Central autonomic regulation in congenital central hypoventilation syndrome

Neuroscience. 2010 Jun 2;167(4):1249-56. doi: 10.1016/j.neuroscience.2010.02.078. Epub 2010 Mar 6.


Congenital central hypoventilation syndrome (CCHS) patients show significant autonomic dysfunction in addition to the well-described loss of breathing drive during sleep. Some characteristics, for example, syncope, may stem from delayed sympathetic outflow to the vasculature; other symptoms, including profuse sweating, may derive from overall enhanced sympathetic output. The dysregulation suggests significant alterations to autonomic regulatory brain areas. Murine models of the genetic mutations present in the human CCHS condition indicate brainstem autonomic nuclei are targeted; however, the broad range of symptoms suggests more widespread alterations. We used functional magnetic resonance imaging (fMRI) to assess neural response patterns to the Valsalva maneuver, an autonomic challenge eliciting a sequence of sympathetic and parasympathetic actions, in nine CCHS and 25 control subjects. CCHS patients showed diminished and time-lagged heart rate responses to the Valsalva maneuver, and muted fMRI signal responses across multiple brain areas. During the positive pressure phase of the Valsalva maneuver, CCHS responses were muted, but were less so in recovery phases. In rostral structures, including the amygdala and hippocampus, the normal declining patterns were replaced by increasing trends or more modest declines. Earlier onset responses appeared in the hypothalamus, midbrain, raphé pallidus, and left rostral ventrolateral medulla. Phase-lagged responses appeared in cerebellar pyramis and anterior cingulate cortex. The time-distorted and muted central responses to autonomic challenges likely underlie the exaggerated sympathetic action and autonomic dyscontrol in CCHS, impairing cerebral autoregulation, possibly exacerbating neural injury, and enhancing the potential for cardiac arrhythmia.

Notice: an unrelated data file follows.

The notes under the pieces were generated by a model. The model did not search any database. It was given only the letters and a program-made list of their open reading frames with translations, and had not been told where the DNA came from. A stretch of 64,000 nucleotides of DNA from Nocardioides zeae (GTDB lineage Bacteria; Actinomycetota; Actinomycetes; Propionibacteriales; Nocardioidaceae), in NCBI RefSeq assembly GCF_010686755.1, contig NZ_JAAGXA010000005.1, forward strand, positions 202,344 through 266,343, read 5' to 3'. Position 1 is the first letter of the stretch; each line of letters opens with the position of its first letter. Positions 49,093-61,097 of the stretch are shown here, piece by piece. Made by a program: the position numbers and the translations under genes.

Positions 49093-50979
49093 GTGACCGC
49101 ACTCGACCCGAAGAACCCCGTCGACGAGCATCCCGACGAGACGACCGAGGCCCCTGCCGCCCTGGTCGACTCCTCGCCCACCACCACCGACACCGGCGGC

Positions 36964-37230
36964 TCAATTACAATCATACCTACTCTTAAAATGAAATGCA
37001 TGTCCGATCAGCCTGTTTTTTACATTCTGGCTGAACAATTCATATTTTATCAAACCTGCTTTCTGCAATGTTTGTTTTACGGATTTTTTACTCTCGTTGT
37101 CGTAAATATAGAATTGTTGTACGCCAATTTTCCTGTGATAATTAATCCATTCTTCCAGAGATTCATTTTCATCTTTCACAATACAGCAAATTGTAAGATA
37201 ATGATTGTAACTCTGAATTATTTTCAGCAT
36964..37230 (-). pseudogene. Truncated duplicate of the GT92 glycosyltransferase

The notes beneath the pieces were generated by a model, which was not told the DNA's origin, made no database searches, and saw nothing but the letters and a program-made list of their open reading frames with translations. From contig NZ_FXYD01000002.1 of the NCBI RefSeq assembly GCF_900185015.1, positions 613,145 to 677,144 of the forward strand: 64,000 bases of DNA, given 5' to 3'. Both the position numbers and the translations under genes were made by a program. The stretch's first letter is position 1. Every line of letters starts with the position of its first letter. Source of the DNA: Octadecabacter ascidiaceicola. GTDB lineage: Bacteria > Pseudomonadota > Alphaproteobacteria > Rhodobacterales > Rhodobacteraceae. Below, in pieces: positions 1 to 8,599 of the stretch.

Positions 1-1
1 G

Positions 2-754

Publication types

  • Research Support, N.I.H., Extramural

MeSH terms

  • Autonomic Nervous System / physiopathology*
  • Brain / physiopathology
  • Female
  • Heart Rate
  • Humans
  • Magnetic Resonance Imaging
  • Male
  • Sleep Apnea, Central / congenital
  • Sleep Apnea, Central / physiopathology*
  • Time Factors
  • Young Adult